Several teams in position to better themselves
It's not because Shaq has anything against Coach K. Shaq simply sees his possible hiring as yet another slight, another concession the Lakers have made to Kobe Bryant without Shaq's consultation.
With the belief spreading that Krzyzewski is Bryant's hand-picked choice to replace Phil Jackson, Shaq may be even more determined to force a trade, insulted by the appearance of another player on his team being allowed to make all the decisions.
Problem is, a Shaq trade is even tougher now than it was when the week began, after the Mavericks lost free-agent point guard Steve Nash to Phoenix without compensation. Dallas and Sacramento are widely considered the only feasible destinations for O'Neal, but the Mavs, without Nash, suddenly don't have a spare star to build a trade package around.
The Lakers are insisting on receiving Dirk Nowitzki in any deal that sends Shaq to Dallas. The Mavericks insist they won't trade Nowitzki and were hoping to involve Nash in a sign-and-trade deal with Golden State that would route Warriors free-agent center Erick Dampier to L.A. as Shaq's replacement. That seems impossible now without Nash, and even if the Mavericks were suddenly willing to part with Nowitzki, O'Neal would probably hesistate to commit to a Dallas team without Nowitzki or Nash.
If obstacles keeping cropping up at their current rate, convincing the Lakers to move Shaq could prove as challenging as the Lakers' quest to lure Coach K away from his Duke empire.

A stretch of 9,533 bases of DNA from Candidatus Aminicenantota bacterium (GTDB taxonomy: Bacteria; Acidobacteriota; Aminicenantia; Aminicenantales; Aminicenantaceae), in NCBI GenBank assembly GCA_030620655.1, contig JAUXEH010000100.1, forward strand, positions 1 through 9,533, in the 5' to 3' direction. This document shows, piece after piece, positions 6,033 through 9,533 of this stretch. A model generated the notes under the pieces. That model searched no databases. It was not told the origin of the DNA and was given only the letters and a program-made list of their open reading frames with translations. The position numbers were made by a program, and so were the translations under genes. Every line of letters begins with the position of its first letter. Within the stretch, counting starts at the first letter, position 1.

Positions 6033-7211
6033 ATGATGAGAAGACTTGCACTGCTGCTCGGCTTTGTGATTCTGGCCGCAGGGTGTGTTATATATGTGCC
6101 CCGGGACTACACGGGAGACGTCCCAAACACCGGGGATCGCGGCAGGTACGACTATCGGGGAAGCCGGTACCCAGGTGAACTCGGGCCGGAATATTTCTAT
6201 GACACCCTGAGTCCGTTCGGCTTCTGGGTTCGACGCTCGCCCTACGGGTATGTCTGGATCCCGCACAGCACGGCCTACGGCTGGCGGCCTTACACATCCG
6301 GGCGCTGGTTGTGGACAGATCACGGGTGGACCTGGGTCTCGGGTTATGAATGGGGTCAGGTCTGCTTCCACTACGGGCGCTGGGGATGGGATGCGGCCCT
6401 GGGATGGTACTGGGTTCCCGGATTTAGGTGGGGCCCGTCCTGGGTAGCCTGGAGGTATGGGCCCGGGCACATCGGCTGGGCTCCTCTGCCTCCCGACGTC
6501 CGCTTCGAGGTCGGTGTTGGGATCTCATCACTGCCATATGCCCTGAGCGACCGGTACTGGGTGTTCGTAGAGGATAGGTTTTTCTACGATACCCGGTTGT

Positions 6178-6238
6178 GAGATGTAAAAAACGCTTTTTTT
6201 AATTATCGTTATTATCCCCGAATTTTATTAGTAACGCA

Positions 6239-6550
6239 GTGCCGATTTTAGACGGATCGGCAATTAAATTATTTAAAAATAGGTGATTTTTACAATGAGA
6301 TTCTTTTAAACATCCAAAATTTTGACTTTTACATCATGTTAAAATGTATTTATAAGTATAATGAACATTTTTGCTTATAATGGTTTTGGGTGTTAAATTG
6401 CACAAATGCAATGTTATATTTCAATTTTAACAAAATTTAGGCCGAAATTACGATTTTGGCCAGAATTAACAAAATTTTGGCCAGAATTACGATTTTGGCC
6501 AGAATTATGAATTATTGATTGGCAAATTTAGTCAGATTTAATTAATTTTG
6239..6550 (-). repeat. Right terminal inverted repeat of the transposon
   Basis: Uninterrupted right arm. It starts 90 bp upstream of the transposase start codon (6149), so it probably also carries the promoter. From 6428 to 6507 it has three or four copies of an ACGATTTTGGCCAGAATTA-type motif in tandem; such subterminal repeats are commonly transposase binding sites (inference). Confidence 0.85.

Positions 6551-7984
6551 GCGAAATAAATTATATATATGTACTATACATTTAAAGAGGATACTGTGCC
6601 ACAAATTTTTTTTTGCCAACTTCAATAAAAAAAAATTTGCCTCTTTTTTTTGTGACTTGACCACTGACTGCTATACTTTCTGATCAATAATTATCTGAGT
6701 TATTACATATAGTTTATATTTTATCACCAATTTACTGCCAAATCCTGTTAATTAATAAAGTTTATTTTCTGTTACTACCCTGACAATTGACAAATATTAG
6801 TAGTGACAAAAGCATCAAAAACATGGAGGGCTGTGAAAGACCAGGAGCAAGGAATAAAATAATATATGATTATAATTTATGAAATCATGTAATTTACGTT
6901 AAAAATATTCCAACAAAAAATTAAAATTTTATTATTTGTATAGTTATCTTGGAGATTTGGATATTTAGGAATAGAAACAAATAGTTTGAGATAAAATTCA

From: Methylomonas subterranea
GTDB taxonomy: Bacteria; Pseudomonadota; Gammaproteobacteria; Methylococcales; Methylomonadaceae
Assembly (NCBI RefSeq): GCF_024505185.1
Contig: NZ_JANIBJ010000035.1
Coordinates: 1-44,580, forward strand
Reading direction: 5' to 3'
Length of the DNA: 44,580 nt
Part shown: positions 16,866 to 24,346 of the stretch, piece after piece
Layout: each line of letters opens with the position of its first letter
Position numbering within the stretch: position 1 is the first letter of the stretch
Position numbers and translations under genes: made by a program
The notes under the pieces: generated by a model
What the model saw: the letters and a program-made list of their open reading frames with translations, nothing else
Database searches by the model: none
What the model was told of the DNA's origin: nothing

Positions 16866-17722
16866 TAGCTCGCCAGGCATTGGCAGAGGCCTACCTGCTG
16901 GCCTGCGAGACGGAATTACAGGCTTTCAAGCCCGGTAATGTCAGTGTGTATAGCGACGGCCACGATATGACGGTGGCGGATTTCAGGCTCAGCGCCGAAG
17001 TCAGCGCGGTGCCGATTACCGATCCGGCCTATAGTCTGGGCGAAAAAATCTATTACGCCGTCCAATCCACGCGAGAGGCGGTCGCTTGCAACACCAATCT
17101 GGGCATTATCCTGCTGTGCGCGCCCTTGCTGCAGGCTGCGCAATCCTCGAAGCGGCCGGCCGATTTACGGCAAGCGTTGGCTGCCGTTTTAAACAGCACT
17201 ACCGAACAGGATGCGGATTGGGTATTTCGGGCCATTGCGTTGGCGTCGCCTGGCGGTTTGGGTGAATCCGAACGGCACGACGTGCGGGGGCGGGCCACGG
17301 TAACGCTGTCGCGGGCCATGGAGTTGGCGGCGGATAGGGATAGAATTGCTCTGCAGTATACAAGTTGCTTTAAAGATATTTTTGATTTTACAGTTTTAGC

-- Marc Stein
Never have so many superstar players been on the block. Tracy McGrady is only the first of a half-dozen prime dominoes that may fall this summer. From Shaquille O'Neal to Ray Allen to Jason Kidd to Paul Pierce, several big-time players may have new addresses in the fall. Never have so many teams had so much room under the salary cap to make huge offers. Denver, Utah and Phoenix are primed, with between $15 million to $20 million available to have a whack at the league's elite, and San Antonio isn't far behind.
Plus, there are a lot of veterans in the final year of their contracts who could be attractive to teams looking to max out on cap room for next summer. Each of these guys could come off a team's cap after next season (2004-05 salary listed in parentheses).
What follows is our humble estimation of the free-agent landscape. With so many players up for grabs, there isn't a team in the league that shouldn't be able to add at least one guy who could help fortify its roster next season. Some are obvious; others, less so. Some teams will no doubt talk themselves out of being aggressive for fear of being a luxury tax payer which is a shame. Here's hoping your squad has the courage to bite the bullet and do what it takes.
David Aldridge, who covers the NBA for ESPN, is a regular contributor to ESPN.com. Also, click here for Aldridge's chat on July 1, the start of free agency.